Methods Of Age Determination

The only method of determining the age of a weasel that can be truly accurate is continuous observation of a marked individual from the time it was recognizably juvenile. Such long-term observation is done best in captivity or in conjunction with a successful live-trapping and radiotelemetry study. For unmarked dead animals collected from the wild, the only methods that are reasonably dependable are those that have been calibrated against a set of specimens of known age.

To our knowledge, two such sets have been collected. The first, the property of Fritz Frank of West Germany, is a set of skulls of 26 male and 18 female common and least weasels and their hybrids bred under seminatural conditions in his laboratory. The other set comprises 22 skulls of stoats from New Zealand, some marked and recaptured from the wild and some held as wild-caught captives. From these two sets of material, two rather different methods of age determination have been developed. One is based on observation of changes in the shape of the skull and the baculum, and the other on the sectioning of canine teeth. Each has its usefulness and complements the other to some extent.

The date-skull-baculum (DSB) method, developed by King (1980e) from Frank's material, is simple, requires no special equipment, and is most useful for distinguishing young animals, not yet full grown, from among a set of skulls and bacula that must not be damaged (see Figures 4.1 and 9.1). The development of the postorbital constriction, allied with features of the baculum and other anatomical features known to be related to age, allow classification of wild-caught common weasels into two, or at most three, year classes. It is very reliable for the first 6 to 8 months after the young begin to appear in the population, though less so in late winter and spring. In Pascal et al.'s (1990) modified version of this method for common weasels in France, the first year class is divided into three stages, and all weasels older than 12 months are grouped into a single class. The skulls of stoats (King 1991a; Sleeman 2004) and longtails (Hamilton Jr. 1933) show the same developmental changes, although they span a longer period than in common weasels, because of the slower development of larger animals (see Table 9.3).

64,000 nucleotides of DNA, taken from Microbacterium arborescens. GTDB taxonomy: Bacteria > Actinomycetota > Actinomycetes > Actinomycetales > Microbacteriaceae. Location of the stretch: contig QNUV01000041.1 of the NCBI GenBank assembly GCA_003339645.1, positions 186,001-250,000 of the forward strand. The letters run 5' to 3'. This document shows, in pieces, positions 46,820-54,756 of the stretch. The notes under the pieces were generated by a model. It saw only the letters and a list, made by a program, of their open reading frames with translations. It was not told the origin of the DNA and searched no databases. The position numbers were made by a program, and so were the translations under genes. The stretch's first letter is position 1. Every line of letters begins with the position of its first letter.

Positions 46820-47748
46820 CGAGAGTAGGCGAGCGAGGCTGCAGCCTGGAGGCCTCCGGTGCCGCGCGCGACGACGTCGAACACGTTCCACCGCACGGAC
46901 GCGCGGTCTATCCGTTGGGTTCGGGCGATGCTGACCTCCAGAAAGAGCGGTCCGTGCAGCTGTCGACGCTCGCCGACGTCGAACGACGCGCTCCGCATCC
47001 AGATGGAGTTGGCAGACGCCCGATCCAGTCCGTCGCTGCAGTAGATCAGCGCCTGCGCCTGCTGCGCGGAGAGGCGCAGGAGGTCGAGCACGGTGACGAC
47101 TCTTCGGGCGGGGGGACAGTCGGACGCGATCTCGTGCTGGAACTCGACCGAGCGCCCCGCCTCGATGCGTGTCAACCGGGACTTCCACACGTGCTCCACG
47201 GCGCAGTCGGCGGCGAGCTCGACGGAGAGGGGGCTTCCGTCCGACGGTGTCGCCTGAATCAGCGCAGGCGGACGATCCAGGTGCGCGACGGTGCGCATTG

The disadvantage of the DSB method is that it cannot distinguish between the year classes of full-grown animals. This does not matter much for common or least weasels, but for stoats and longtails, if histological machinery is available and destructive processing is permitted, the more complicated but more reliable method of counting cementum layers in the teeth is better.

The teeth of mammals are anchored in their sockets by cementum, a hard substance that is strengthened with new layers year after year. Thin sections of the teeth can be stained to show the cementum lying around their roots. Within the cementum, the edges of the annual layers show up as dark lines in a paler field (Figure 11.1). The technique of counting the cementum lines to estimate an animal's age in years has become routine, provided that it can be proved first that the lines really are annual. For example, the equally obvious lines in the superficial bone of the jaw are also annual in some animals, but not in common weasels (King 1980e).

Young stoats are relatively easy to catch and to distinguish in summer, so King and McMillan (1982) marked and released a cohort of young known to have been born in the southern summer of 1979-1980, and retrieved them over